knowledge that that ability to know is limited.)
“He liked The Mermaid, and my mother –
as far as I knew
didn’t mind it if he went there.”
(Jack Russell talking about Jackie’s mum and her idea that no one dies of a broken heart) “Wewere living down in Texas and we’d had some big blow
up, and that was the idea she had. I don’tknow why.”
did not answer him, but what I thought was that my father knew nothing about farming, and if was right it would be an accident. He knew about planes and hunting game, and that seemed all
to me.”
(On first meeting Woody) “He did not seem afraid of anything.”
“I could smell the irrigation ditch, hear it hiss in the field…It was nothing Woody knew about,nothing he could hear or smell. He knew nothing about anything that was here.”
This one’s interesting in a different way because it points to how our way o
f seeing theworld is unique, because we each have a unique persective and knowledge of the
world. Jackie can know these sounds and smells because he’s lived them, while Woodycan’t. This is what fundamentally separates humans from each other, this idea th
everyone’s knowledge of the world is different and so we can never share perspectives.
“I wondered what Woody knew that I didn’t. Not about my mother
I didn’t know anything aboutthat and didn’t want to.”
“He and I were not so far apart in age, I kn
ew that. But Woody was one thing, and I was another.
 And I wondered how I would ever get to be like him, since it didn’t necessarily seem so bad a thingto be.”
 - points out the irreconcilable difference between one person and another. As much aswe want to know what it is to be someone else, we never can. As a consequence, howcan we ever connect to other human beings if we are always already disconnected fromthem?
“ “Did you know your mother was married before?” Woody said.”
smile that said he knew something he wouldn’t tell, a smile that made you feel bad becauseyou weren’t Woody and never could be.”
The important part here is the “never could be”, that’s the cold, hard truth from Ford.
“…Woody seemed willing to let my father push him.”
“…though I thought she was thinking about me, which made me feel strange.”
(About his father) “I think he was afraid.”
“Everything must have seemed out of hand to him.”
“And I wondered what they had to say to each other, something imp
ortant enough that they had to
stop right at the moment and say it…These are not the kinds of things you can know if you werenot there.”
 - This is particularly valuable as a quotation for representing the limitations of knowledge.This conversation between Woody and his mother as they drive away is key for Jackiein terms of understanding both Woody and his mother properly; however, he ispermanently denied access to this conversation, which highlights how limited our knowledge of others is and how we are stranded in a situation where even the peopleclosest to us are ultimately mysteries.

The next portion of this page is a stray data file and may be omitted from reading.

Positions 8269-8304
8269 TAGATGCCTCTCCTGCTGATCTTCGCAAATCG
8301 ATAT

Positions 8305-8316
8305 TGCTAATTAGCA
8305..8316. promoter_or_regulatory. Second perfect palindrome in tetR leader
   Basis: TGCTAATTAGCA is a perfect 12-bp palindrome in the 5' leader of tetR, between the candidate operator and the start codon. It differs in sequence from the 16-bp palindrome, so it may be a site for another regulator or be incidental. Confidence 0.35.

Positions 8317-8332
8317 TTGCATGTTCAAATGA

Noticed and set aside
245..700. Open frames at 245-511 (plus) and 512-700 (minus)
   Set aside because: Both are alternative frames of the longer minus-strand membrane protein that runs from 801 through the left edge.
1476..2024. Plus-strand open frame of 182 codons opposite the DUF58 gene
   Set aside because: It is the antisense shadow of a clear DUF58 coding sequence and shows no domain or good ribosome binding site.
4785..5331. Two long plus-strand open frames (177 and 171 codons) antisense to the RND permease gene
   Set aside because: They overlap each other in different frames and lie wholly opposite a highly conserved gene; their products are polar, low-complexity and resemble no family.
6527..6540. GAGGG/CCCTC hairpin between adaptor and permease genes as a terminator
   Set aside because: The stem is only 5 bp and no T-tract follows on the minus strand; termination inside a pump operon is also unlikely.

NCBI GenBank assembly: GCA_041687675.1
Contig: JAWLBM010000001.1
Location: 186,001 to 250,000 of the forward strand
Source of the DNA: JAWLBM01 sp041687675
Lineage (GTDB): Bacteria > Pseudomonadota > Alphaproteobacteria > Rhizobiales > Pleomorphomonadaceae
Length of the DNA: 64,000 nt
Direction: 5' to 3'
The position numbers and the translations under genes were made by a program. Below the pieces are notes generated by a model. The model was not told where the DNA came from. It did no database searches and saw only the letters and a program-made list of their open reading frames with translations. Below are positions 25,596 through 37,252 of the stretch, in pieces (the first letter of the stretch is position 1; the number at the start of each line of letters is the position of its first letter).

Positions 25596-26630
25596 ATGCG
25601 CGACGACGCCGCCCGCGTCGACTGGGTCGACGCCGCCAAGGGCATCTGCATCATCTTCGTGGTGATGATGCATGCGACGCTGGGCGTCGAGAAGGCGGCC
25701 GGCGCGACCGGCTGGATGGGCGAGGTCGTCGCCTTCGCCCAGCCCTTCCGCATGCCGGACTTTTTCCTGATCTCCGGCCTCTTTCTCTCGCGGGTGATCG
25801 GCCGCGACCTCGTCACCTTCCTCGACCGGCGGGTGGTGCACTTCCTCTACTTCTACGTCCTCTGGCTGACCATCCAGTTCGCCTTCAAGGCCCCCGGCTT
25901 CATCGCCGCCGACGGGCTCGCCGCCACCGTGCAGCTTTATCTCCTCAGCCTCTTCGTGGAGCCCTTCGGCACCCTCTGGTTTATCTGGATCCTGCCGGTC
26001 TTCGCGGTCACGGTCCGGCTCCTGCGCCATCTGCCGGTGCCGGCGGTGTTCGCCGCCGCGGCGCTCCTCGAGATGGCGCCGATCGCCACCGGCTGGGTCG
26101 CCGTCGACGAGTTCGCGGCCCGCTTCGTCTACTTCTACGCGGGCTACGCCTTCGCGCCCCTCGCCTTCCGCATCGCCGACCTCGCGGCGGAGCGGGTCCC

Images of Light
(Our main interest in the light im
agery in this story is they way in which they draw the reader’s
attention to the darkness that surrounds the characters. The light is ways in pools or coming fromspecific fixtures, with everything else around it being dark.)
“…the lights of Great Falls s
ank below the horizon, and I could see the small white lights of farms,
burning at wide distances in the dark.”
 - This is quite nice in terms of the way it develops this notion of pockets of light inamongst the dark. It really shows that we are surrounded by the dark at all times, whichis a nice way for Ford to get across his belief that we are surrounded by theunknowable, or surrounded by chaos.
“And I could see out in the night the yellow lights of our house, shining through the olive trees
south of us
like a ship on the sea.”
 - You get a great feeling of isolation here as a result of the simile. It really helps to showthe emptiness of the surroundings and that sense of being surrounded by the unknown.
“You could see moonlight off the taillight chrome.”
“My dog, Major, came out…and stood in the car lights when we drove up.”
“Woody and I walked outside and stood in the light of the floodlamp above the side door.”
“Woody turned and looked into the dark toward where the glow of Great Falls rose on the ho
and we both could see the flashing lights of a plane lowering to land there.”
The Gun Symbol